A common problem seen among many adhesives is losing the grip in the presence of water. But Sandcastle worms living along the Californian coast have overcome this issue! These reef-building marine animals are so named because they construct shelters by binding grains of sand together with a strong underwater adhesive secreted by them. Now researchers have been inspired to replicate the secretions of sandcastle worms to form a new kind of underwater glue.
Did you know that crocodiles are capable of digesting steel nails or sometimes even glass? Crocodile stomachs are extremely acidic because their digestive juice contains high levels of hydrochloric acid. Yet how do crocodiles survive with this much of acidity inside their bodies? To keep from digesting itself they’ve got layers made of epithelial cells to protect itself from the deadly acid. Otherwise the crocodile will be digested instead of its meal!
Natural spider silk is already remarkably strong. Isn’t it amazing to hear that scientists have created silk that comes from spiders, added with man-made ingredients to give it extra strength? This was done by feeding spiders with water laced with graphene nanotubes. When silk from these spiders were gathered it was found that graphene had been passed into the fibers! This approach could be extended to other biological systems and lead to a new class of artificially modified biological materials.
Paper is made of cellulose fibers laid in various directions giving them a characteristic rigidity. When we crumple a paper by applying energy, these fibers are permanently deformed creating sharp creases. During break down of fibers, part of energy is released producing a burst of noise. Yet if we flatten a crumpled bag and crumple it again, there will be less noise because the fibers are mostly already broken.
When we crumple a paper bag it gives out so much noise. But if we flatten a crumpled bag and crumple it again, there will be less noise. Explain what causes these noises?
We humans use different strategies to conserve body heat and survive through cold temperatures. But did you ever think that the behavior shown by aquatic birds like herons and cranes by standing on only one leg carries a similar reason? Since these birds stand on water a lot of the time and as their legs are not covered with feathers, they are likely to lose body heat faster. That’s why they tuck one leg under the wings saving much heat as they can.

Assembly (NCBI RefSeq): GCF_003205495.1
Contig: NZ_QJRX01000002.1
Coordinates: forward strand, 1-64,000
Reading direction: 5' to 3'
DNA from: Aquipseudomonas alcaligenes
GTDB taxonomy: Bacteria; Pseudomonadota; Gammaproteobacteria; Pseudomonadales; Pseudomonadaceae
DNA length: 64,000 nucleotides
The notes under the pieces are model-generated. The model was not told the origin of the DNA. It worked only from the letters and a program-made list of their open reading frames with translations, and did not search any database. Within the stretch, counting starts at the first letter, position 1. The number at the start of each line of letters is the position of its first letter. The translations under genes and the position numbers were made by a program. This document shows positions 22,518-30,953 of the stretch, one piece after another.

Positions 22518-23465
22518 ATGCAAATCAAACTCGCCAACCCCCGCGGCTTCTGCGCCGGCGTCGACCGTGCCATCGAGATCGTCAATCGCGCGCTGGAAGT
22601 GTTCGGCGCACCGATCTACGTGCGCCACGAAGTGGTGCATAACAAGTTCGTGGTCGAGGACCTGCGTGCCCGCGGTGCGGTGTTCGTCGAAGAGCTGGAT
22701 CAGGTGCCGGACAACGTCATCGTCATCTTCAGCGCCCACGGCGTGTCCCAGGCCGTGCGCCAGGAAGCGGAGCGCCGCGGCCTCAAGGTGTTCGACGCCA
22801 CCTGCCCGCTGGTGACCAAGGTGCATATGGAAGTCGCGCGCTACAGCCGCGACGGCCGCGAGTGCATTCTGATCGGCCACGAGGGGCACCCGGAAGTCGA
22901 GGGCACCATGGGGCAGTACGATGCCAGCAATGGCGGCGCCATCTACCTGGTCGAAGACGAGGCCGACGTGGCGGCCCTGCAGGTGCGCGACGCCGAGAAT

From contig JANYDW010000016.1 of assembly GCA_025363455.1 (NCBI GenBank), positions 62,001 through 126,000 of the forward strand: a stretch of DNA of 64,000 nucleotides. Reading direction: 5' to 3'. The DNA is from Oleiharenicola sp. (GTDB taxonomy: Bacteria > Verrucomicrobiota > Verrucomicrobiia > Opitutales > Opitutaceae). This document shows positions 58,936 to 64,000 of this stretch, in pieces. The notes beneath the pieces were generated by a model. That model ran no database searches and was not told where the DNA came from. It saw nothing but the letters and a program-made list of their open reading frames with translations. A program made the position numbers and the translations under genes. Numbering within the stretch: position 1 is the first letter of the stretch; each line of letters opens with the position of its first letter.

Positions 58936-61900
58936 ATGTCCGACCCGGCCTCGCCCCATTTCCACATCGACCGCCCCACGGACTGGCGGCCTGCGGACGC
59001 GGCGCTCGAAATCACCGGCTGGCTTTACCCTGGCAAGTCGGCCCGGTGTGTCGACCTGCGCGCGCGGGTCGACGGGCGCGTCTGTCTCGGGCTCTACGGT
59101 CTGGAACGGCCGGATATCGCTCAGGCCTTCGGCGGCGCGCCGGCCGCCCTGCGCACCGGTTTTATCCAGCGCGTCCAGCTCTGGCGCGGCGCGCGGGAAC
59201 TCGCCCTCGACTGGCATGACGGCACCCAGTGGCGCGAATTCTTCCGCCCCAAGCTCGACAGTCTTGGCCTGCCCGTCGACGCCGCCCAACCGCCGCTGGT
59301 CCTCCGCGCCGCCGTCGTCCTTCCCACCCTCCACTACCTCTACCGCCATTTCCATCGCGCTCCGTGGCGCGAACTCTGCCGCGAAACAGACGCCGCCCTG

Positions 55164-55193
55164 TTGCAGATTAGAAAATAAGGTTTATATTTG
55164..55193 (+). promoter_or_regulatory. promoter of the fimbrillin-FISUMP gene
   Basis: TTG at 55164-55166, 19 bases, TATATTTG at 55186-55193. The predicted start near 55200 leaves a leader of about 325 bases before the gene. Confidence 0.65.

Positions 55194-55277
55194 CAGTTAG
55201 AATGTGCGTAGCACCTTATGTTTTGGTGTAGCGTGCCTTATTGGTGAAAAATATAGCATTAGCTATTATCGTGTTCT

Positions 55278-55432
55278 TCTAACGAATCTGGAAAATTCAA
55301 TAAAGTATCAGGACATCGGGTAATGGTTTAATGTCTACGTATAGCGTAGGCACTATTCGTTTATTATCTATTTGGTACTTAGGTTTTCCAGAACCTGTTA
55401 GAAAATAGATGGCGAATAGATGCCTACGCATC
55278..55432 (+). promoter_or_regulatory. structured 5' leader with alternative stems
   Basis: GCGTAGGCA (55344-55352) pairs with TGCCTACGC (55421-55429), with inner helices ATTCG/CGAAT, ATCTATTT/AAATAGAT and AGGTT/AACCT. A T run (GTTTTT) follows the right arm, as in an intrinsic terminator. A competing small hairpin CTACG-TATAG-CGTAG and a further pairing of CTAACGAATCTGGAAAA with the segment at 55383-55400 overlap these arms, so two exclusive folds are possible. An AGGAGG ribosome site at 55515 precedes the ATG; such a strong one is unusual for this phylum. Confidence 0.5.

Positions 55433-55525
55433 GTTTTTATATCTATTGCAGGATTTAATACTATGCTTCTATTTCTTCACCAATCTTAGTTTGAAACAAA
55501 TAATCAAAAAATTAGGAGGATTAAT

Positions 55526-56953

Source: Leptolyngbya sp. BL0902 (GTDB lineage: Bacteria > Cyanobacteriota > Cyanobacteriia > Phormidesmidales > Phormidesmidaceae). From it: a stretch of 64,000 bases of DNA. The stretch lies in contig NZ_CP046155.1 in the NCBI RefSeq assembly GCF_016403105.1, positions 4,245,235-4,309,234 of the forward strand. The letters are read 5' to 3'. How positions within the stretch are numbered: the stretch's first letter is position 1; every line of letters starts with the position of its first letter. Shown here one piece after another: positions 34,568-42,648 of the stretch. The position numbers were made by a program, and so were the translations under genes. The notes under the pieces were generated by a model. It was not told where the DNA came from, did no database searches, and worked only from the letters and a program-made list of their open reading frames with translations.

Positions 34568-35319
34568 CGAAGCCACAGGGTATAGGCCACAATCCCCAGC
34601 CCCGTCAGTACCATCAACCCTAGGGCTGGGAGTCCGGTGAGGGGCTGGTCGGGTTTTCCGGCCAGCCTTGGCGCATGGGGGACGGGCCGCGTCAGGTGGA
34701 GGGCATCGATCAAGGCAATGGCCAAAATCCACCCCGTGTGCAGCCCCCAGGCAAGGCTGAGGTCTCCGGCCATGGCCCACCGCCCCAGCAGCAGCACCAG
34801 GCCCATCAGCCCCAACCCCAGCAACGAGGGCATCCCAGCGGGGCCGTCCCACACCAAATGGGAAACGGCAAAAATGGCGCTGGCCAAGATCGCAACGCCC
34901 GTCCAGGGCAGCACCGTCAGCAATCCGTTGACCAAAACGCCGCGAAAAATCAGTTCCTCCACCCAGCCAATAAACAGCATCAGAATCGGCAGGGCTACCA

Corals are extremely efficient at adsorbing harmful substances like heavy metals found in aquatic environments. Even though this procedure can be unfortunate for the coral, it has provoked an idea to create a synthetic material that mimics coral’s ocean cleaning attributes! These coral-like adsorbents which mimic the structure of corals will help remove toxic heavy metals from the ocean!
We all know that sea water is salty and therefore is not suitable for drinking. But can you believe that when we freeze saltwater or seawater slowly, what we get is freshwater ice! Salt ions don’t fit well in the ice crystals and hence left behind in the liquid. However if we freeze it too quickly salt can get trapped in pockets in the ice.
Tongue is a constantly moving muscle which consumes a significant area of our brain to regulate its movements and keep out of the way of our teeth, help us swallow and avoid choking. It is covered with densely packed touch receptors constantly providing feedback to the brain about what’s going on in the mouth. Sticking our tongue out or biting it, hinders its movement and reduces amount of stimuli that might otherwise interfere with our attention leaving more brain-power available to concentrate.
Have you noticed that when thinking hard or when performing a delicate task, especially kids use to stick out their tongue from the mouth! Why do people stick out and bite their tongues like this when concentrating?
Have you noticed that monkeys use to climb onto the shoulders of people and run their fingers through the hair? In this manner, Macaque monkeys in Thailand pluck out strands of human hair! Want to know what they do with it? They jerk strands of human hair back and forth between their teeth and use as dental floss to serve their dental hygiene needs. They’ve found this as a much better alternative for coconut fibers and twigs.